11. That's not a good thing unless the outside tyre is already getting overloaded. Possibly that's why F1 went for below ground roll centres on the front a while back when the downforce wars were really hotting up and they were still trying to work out how to do it while gaming the rules with what was effectively rigid 'suspension'. I was unaware that F1 had done an about face on this. Although not really surprising as I pretty much lost whatever remaining interest I had in it around the millennium. Like you say it about the only thing in common with a car is that there is a round rubber covered object at each corner. RX8s are a bit sudden. S2000s too. I had forgotten about the Mumford link. So obvious when you see it but to come up with it from scratch! To quote Monty Python "there ain't half been some clever b#####ds". Colin
  12. Or 'Squadron' maybe as it is a Spitfire Colin
  13. This one also has the two bolt mount! For those who remember Meccano http://www.patbelford.com/toys/library/triumph-herald/image-12.html Colin
  14. Why would things be simple! Colin
  15. been there, got that T shirt mate! Roger. That looks very 'pro'. The brake lines are correct. Once the diff is back in and the spring lifted up there is enough space (just) for the hose. This one is not as nice as yours. On the later Spitfires the outboard end of the hose was moved from going directly into the brake cylinder to connect with a short length of hard pipe that went to the cylinder. Presumably Triumph eventually had the same thought as you regards all getting a bit tight in there. I did the same on my Mk1 because with the shortened uprights it really was too tight.
  16. I would think that the material and extrusion cost for the 0.5m of rail would be in the order of a couple of quid in reality as they'll have the kit already and they're just covering the marginal cost of production and keeping people busy. I don't have access to a machine shop any more, just the pillar drill in the garage so I'd be tempted to buy the cutter. Even at £20 a pocket if only making one rail, just to save the stress of that last operation after hours of work!
  17. I suspect John hit it on the head when he talked about saving time/money in assembly. A long bolt and one nut is quicker to assemble than two bolts and two nuts. As a guess it was more valuable on the sports models by this time as they were the larger production run and the idea was always to phase out the Herald in favour of the 1300. Although that took a lot longer than expected. On a practical note I have actually found that extracting the one long bolt is easier than trying to get out the shorter bolt because you can get square on to the end of the long bolt with a drift from the side to give it a good whack and with the wheel off there is plenty of space to wield the hammer. The short bolts you need to come in at an angle from underneath and there is a bit more dodging round the boot outriggers and floor. Less of an issue on a hoist or with a pit but not fun with the car on axle stands, outside, in the rain... I might have been particularly lucky/unlucky here as I've never found much of a corrosion problem with the long bolt and I must have stripped about 10 different cars over the years whereas the time I had to do the job on a Vitesse one of the short bolts was a right b#####d to get out. Extracted a diff from a scrapyard Herald chassis once as well and ended up chiselling out one side of the mounting. Fortunately there was no body tub in the way with that one.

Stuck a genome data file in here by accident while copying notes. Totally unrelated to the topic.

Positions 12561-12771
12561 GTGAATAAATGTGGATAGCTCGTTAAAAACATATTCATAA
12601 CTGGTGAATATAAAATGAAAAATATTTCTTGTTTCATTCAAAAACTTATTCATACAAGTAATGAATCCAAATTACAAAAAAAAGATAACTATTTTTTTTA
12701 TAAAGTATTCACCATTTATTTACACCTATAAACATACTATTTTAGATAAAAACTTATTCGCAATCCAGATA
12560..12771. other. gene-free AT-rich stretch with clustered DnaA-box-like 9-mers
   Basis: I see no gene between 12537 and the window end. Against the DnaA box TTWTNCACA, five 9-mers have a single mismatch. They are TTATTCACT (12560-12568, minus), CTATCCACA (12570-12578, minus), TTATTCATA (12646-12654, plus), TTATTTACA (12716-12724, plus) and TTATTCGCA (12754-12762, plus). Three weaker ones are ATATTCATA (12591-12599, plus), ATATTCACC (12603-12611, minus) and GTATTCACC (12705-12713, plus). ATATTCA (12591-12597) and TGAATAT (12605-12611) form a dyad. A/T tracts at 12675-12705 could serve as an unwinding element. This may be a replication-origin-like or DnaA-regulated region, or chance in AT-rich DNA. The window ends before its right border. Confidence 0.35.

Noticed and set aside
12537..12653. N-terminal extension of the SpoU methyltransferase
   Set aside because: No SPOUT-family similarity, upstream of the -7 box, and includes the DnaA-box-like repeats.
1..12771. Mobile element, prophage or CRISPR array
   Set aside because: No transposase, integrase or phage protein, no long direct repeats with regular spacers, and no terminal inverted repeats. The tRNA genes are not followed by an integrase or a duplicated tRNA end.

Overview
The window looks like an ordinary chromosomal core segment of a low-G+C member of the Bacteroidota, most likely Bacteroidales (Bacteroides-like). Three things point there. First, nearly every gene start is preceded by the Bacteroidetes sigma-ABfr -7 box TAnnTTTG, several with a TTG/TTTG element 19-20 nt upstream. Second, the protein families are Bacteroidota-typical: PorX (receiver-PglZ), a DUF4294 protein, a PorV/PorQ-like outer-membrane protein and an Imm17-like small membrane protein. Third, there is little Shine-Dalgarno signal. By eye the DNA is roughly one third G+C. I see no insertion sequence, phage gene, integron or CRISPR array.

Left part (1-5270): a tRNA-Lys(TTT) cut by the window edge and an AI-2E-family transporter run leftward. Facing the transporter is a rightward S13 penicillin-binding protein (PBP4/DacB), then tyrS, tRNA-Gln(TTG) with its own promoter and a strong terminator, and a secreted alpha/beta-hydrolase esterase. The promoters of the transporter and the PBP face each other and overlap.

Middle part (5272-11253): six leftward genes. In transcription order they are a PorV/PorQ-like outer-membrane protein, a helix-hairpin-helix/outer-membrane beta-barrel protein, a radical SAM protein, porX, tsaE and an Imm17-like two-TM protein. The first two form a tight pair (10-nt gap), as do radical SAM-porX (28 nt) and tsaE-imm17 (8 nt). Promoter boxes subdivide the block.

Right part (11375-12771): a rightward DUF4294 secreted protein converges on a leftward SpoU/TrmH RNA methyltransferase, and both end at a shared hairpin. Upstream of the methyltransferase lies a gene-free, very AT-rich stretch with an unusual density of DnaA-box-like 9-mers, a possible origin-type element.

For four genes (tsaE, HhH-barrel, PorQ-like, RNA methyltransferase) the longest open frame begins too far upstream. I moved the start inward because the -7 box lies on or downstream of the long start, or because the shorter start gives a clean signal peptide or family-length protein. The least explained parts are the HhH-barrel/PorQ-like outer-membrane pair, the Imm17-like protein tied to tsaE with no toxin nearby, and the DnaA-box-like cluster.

18. John, not sure what you mean here. The crush tube between the two rear diff mounts is there for the single long bolt but isn't there for the two single bolts arrangement. ie it was a later addition to speed up the mechanical assembly process. Sorry folks but this bit gets a bit image heavy as we present the evidence for the defence! I have a very early original workshop manual which shows the two bolt arrangement in the rear axle section and although the revised diff bridge is there it's not clear whether it's of a Spitfire or Herald chassis. A bit difficult to see but the drawing of the Herald and 1600 Vitesse chassis suggests there is no crush tube between the two rear mounts. Same with the Spitfire drawing in the same book. However the addendum for the Mk 3 definitely does show the crush tube between the rear mounts for the single bolt fitting Photo from the Robson book of the Mk2 Show chassis which would have been constructed for the launch clearly shows the crush tube between the mounts suggesting that there was a change on the Spitfire by the launch of the Mk2 in March 1965 at the latest. My late Mk1 came with the single bolt and it didn't look like the chassis had been replaced. The chassis drawing for the Mk1 GT6 shows the crush tube so again a single bolt on the sports model from July 1966. Here is where it gets interesting though. Mk1 2 Litre Vitesse And Mk2.... So it would seem that Triumph thought they made chassis for all Heralds and Vitesses for the two bolt mounting and all Spitfires from Mk2 at least and all GT6s with the single long bolt. Although of course knowing Triumph there's no absolute guarantee that this is what actually happened for any particular car when it left the factory or after 50 odd years of repairs and replacements. So perhaps we are all right on this one
  19. This is the point where the volume of the car seems to expand exponentially! As Nick says, getting serious
  20. It's never straightforward is it. Spent the morning trying (unsuccessfully) to line up the bonnet left/right across the car before giving up and going off to attack the hedge (again). Finally dawned on me that the inner arch was touching the air box! The box was made to fit the space under the old glassfibre bonnet with a fag paper of room to spare. I didn't make that bonnet but obviously the inner arch on that one was slightly narrower than it should have been. Does explain why the tyre would occasionally touch that side and not the other. Bit annoying though as I will now need to make another air box to fit the new hole!! Hey ho...